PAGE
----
What Does It Mean to Waive Your Financial Contingency?


With inventory at record lows, coupled with a huge influx of new residents and low-interest rates, the Seattle area is experiencing an extremely competitive market. Not only is the competition between new and old residents, but also investors. Since Seattle is still relatively affordable compared to cities like New York City and San Francisco, and growing immensely. Virtually on every front, someone wants a piece of the pie, thus making the situation tough for many buyers who are trying to get into the market (or sellers who want to move but cannot because they can’t find a home).

In many situations where we are seeing multiple offer situations, it is not uncommon to get 8+ offers on one listing, many offers are coming in as all cash offers. An all cash offer is a seller’s dream because there is no need for a lender to get involved, therefore, no third party to stop the transaction from happening. In such a competitive market, buyers can easily get caught up in waiving their rights/contingencies in the contract, making their offer more attractive to the seller. The less contingencies a buyer has in their offer, the fewer ways for the buyer to exit the contract. A common contingency that buyers waive is the financial contingency. It is extremely important to understand what that means and the potential repercussions of waiving.

To get a better understanding, let’s start with how the financial contingency protects a buyer. By including this contingency in your offer, you have stated that your purchasing of the house is contingent on getting a loan. Therefore, if you cannot get a loan, you can terminate the contract with no repercussions based on that fact. By including the financial contingency, as a buyer, you have protected your earnest money in the event you get denied for the loan by the lender. Earnest money is essentially your “good faith” deposit in the event your offer is accepted by the seller, typically 3-5% of the offer price. It is also the collateral for the seller in case you default based on what the contract states * (I will go more in detail on earnest money in a different post) *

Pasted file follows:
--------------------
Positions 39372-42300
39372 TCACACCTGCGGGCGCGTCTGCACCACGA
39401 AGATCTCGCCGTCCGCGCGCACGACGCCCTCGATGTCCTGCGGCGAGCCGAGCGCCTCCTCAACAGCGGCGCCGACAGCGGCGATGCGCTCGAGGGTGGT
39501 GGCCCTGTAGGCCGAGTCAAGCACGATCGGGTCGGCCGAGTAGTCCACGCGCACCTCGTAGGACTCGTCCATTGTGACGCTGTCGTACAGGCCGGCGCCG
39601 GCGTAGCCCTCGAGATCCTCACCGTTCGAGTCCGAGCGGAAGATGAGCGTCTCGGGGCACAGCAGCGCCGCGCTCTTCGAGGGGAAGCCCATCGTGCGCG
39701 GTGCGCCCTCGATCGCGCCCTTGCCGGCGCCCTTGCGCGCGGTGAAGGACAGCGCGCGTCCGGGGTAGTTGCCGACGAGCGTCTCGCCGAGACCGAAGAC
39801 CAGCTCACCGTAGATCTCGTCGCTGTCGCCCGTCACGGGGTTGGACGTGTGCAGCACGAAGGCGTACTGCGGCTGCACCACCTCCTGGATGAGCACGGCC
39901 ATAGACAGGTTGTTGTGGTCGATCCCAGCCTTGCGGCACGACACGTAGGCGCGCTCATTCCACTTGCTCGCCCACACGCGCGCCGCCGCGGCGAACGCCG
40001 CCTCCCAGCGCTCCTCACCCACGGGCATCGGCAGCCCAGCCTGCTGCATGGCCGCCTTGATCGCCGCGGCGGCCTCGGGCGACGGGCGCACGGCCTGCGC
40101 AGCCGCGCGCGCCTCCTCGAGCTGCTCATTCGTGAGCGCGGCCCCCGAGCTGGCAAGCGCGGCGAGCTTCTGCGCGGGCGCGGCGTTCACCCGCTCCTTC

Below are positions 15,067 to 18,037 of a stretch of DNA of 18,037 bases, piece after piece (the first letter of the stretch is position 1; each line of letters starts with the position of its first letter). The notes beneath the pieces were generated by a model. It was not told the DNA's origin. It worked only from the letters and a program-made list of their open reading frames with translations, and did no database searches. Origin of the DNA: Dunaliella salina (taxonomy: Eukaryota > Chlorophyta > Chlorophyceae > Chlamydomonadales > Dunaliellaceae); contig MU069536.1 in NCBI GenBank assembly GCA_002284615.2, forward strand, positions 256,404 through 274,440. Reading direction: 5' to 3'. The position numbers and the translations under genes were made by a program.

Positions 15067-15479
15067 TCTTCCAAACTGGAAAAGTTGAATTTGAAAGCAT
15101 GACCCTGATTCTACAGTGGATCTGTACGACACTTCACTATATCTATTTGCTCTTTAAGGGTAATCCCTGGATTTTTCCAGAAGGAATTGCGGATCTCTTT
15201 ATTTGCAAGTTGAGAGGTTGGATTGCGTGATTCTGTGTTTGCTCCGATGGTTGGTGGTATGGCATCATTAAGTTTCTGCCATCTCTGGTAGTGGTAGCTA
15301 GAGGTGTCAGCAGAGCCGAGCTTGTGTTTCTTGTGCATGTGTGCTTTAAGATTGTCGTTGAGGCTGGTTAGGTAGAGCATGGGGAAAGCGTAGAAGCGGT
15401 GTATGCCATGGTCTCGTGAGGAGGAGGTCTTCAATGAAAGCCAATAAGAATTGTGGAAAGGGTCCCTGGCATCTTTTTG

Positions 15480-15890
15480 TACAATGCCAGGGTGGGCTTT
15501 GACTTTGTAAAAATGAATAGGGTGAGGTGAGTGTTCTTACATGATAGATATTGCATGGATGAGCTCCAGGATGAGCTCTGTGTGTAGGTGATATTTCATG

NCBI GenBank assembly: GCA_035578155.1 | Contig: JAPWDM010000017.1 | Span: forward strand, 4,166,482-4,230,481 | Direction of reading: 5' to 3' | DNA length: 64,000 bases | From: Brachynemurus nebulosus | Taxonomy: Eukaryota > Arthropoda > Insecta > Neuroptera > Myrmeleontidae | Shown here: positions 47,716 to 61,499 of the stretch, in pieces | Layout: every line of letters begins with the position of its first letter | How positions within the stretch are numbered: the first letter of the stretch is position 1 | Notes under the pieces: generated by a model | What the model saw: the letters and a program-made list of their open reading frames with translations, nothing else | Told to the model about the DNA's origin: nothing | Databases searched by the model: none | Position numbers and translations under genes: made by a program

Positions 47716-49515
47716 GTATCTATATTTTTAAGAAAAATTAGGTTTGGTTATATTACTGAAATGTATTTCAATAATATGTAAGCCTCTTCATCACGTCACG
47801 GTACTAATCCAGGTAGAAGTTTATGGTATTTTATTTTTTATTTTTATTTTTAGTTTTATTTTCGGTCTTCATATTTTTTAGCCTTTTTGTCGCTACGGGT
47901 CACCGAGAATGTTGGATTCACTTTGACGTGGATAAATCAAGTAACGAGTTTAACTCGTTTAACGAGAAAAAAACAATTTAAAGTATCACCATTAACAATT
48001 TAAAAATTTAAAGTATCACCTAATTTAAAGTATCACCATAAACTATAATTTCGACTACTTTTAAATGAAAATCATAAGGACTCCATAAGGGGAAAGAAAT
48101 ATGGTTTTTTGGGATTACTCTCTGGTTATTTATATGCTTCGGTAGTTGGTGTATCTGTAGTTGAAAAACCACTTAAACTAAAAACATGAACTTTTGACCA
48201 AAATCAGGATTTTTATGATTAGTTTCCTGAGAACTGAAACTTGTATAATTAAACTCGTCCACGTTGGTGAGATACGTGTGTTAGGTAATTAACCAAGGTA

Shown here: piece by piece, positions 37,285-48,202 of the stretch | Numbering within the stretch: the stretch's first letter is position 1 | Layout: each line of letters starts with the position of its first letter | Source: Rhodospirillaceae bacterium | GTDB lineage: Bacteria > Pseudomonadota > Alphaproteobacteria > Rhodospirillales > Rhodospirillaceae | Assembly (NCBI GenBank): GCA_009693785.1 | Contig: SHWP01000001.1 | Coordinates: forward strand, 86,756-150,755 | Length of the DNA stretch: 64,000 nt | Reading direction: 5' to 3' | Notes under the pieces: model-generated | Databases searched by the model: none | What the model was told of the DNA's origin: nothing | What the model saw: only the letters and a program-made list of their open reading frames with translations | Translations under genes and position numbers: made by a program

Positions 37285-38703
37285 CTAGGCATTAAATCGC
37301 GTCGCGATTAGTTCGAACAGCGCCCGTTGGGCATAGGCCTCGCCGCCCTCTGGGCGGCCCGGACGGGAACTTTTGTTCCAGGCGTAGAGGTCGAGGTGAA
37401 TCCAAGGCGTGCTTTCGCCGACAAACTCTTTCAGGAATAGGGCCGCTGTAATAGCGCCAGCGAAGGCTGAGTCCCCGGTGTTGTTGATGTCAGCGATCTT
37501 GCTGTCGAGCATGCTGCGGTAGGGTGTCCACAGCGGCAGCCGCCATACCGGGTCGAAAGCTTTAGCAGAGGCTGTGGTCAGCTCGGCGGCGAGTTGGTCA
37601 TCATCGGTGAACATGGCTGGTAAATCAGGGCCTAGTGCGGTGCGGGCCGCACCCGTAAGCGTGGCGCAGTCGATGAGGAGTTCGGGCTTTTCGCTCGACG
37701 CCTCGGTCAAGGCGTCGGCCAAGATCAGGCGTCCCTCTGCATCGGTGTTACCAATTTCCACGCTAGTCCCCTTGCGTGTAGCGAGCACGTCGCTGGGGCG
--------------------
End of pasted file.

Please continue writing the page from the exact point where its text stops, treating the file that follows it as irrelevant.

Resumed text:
An example of a situation where a lender will deny a loan is where the buyer loses their job mid-way through the transaction. Lenders will not provide a loan if someone does not have a job. So at any point in the contract period if you lose your job, a lender will cancel the loan. If that were to happen, you would alert the seller that the lender has decided to deny the loan and have the lender provide proof. Once that is done, the contract is terminated, each party goes their separate way, and the earnest money is returned to the buyer.

So, what does waiving your financial contingency mean? In the most basic terms, it means that the buyer will get the seller their money, period (assuming all other aspects of the transaction go smooth). For buyers, it means that they are so confident that the lender will approve them for the loan, that the seller automatically has rights to their earnest money if they cannot bring the money to the table. In essence the buyer is saying they are so confident that they will get approved for the loan, they are willing to “bet” their earnest money on it.

Let’s take the example from above but discuss what will happen if you had waived your financial contingency…So we are halfway through the contract period and everything is going well, but out of the blue you lose your job and no longer qualify for a loan. If you do not have the cash for the home, you have lost your earnest money to the sellers. This can easily be upwards of $6,000+. Now you have lost your job, the house, and are out six grand.

Please see my other post to see when it makes sense to waive the financing contingency!

© 2015 by Cyrus Fiene, Coldwell Banker Bain